The greatest weapon against stress is

our ability to choose one thought over another.

William James

Everyone has a favorite expression they use when feeling “stressed out.” But it’s not even about what we say, but it is how we work or even try to relax, for that matter, that triggers our stress. Have you ever been stressed even when you know you should be feeling relaxed or bored? I know I have.

So we need to work to find ways to decrease the number and frequency of stressful events we are exposed to, while we work to decrease our negative reactions to the stress. Here are some quick and easy tips to help you manage your stress, rather than having it drag you along for the ride.

1. Manage your time better

Good time management skills will give you more time with your family and friends, grant you more time to explore the things you want to do, and may even increase your performance and productivity at work. This will of course, help reduce your overall stress about not having enough time. Everyone has the same amount. You just need to get a better handle on yours.


· Save time by focusing and concentrating on the things that are important, delegating those tasks or duties that can be, and scheduling time for yourself.

· Keep a good record of how you spend your time, including work, family, and leisure time. This will show you where some of your time leaks are. It is only by knowing where you are “losing” time, can you hope to regain it, and use it for the important people and things in your life.

· Prioritize your time by rating tasks by importance and urgency. And, not everything is urgent! Redirect your time to those activities that are the most important and meaningful to you.

· Manage your commitments by not over- or under-committing. Don’t commit to what is not important to you. Learn to say “No.”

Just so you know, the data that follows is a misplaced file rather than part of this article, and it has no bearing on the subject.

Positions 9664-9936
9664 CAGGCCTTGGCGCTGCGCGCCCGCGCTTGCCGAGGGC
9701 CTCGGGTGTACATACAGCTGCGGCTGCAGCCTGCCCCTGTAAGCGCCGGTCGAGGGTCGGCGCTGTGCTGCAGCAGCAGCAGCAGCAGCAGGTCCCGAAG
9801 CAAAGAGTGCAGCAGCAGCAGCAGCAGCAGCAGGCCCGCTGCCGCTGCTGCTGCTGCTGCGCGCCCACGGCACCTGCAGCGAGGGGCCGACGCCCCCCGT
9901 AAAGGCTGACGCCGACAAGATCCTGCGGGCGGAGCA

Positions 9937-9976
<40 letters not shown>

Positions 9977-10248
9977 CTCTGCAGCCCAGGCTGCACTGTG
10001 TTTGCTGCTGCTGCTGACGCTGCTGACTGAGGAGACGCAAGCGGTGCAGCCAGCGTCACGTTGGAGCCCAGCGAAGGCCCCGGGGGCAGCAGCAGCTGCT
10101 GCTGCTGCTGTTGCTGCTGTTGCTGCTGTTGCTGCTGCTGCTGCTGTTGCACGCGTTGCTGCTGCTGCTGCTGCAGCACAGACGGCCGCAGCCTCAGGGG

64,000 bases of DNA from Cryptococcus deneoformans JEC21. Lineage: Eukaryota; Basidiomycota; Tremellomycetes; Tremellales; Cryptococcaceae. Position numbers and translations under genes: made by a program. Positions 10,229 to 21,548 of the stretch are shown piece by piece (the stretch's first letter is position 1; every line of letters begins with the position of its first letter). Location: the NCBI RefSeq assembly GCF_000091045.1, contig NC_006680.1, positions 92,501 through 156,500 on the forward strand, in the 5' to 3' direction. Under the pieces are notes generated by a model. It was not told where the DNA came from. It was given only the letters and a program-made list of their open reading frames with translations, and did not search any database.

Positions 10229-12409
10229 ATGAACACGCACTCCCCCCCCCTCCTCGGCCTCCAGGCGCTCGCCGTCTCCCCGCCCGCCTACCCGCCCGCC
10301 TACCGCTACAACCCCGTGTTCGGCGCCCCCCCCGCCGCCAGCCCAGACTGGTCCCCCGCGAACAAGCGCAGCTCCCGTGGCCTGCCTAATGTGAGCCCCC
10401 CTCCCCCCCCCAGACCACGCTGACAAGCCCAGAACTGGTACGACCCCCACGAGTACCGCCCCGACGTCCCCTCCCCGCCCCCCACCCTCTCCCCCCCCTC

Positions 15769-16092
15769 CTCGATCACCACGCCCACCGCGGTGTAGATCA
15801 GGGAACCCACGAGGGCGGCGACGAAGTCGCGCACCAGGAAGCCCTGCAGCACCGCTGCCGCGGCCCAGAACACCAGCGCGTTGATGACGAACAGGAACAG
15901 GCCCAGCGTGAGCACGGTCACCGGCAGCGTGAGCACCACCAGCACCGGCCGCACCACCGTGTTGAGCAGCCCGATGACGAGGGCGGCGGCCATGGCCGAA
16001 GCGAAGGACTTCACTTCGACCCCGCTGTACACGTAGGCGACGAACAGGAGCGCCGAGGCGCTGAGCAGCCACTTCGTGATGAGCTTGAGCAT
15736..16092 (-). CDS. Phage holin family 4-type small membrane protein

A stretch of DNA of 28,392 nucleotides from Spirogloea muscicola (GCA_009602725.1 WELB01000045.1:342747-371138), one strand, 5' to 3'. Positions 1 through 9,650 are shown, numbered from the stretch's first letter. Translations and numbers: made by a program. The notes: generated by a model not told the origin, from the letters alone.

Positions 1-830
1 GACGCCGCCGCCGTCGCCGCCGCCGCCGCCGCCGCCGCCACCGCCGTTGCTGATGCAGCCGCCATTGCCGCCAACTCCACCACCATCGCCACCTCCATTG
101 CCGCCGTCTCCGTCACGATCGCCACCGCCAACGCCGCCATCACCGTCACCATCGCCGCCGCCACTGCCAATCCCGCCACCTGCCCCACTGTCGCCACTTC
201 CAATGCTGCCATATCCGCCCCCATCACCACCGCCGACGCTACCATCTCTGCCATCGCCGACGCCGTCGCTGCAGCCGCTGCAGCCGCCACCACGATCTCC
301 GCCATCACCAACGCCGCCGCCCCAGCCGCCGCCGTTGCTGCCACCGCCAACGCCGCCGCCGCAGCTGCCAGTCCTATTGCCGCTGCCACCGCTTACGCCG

· Deal with procrastination by using a day or a to-do list, breaking your larger projects into smaller ones, and setting and sticking to your short-term deadlines.

· Look at your core. Examine your beliefs and work to reduce any conflict between what you believe and what your life is like. Build healthy coping strategies

2. Manage you coping skills

It is important that you identify your coping strategies. One way to do this is by journaling and writing down stressful events and your reaction to the situation. With this information in hand, you can work to change some of your unhealthy coping strategies into healthier ones. You can begin to learn strategies that help you focus on the positive side of things and clearly see what you can change or control in your life.

3. Manage your lifestyle

Some of your behaviors and lifestyle choices can adversely affect your stress level. They may not cause stress directly, but they can interfere with the ways your body seeks to relieve the stress.


· Balance personal, work, and family needs, obligations, and needs. See over- and under-committing above.

· Know why you are here and get clear about what you do. Develop your sense of purpose in life.

· Get enough rest. Your body recovers from the stresses of the day while you are sleeping.

· Eat a balanced diet for a nutritional defense against life’s stresses.

· Get some exercise throughout the week.

4. Manage your social support

Social support is a major contributor in how we experience stress. Social support simply means the positive support you receive from your family, friends, and the community. It is the knowledge that you matter, are cared for, loved, esteemed, and valued that feeds us positive vibes. More and more research is indicating that there is a strong relationship between social support and better mental and physical health.

5. Manage your thinking

When an event triggers negative your negative thinking, you may begin to feel fear, insecurity, anxiety, depression, rage, guilt, a sense of worthlessness or powerlessness. These emotions trigger the body’s defense mechanism, just as an actual threat does. That’s stress. Dealing quickly with your negative thinking and reframing how you see things can help reduce your stress.


· Make it a habit that you stop negative thoughts as soon as they show up in your mind. Disproving your irrational thoughts will help you avoid exaggerating the negative aspect of a situation, anticipating the worst possible outcome, and interpreting an event incorrectly.

· Problem solving helps you identify all the aspects of a stressful event and find useful and functional ways to deal with it.

· Changing your communication style will help you communicate in a way that will make your views known without making others feel like you are putting them down, or that you are being hostile or intimidating. This reduces the stress that comes from poor communication.

Everyone can get stressed. Every job has its inherent issues. Try some of these tips to manage your stress or it will manage you.

Make the choice to get your life back on track!


Photo Credit: TheeErin via Compfight cc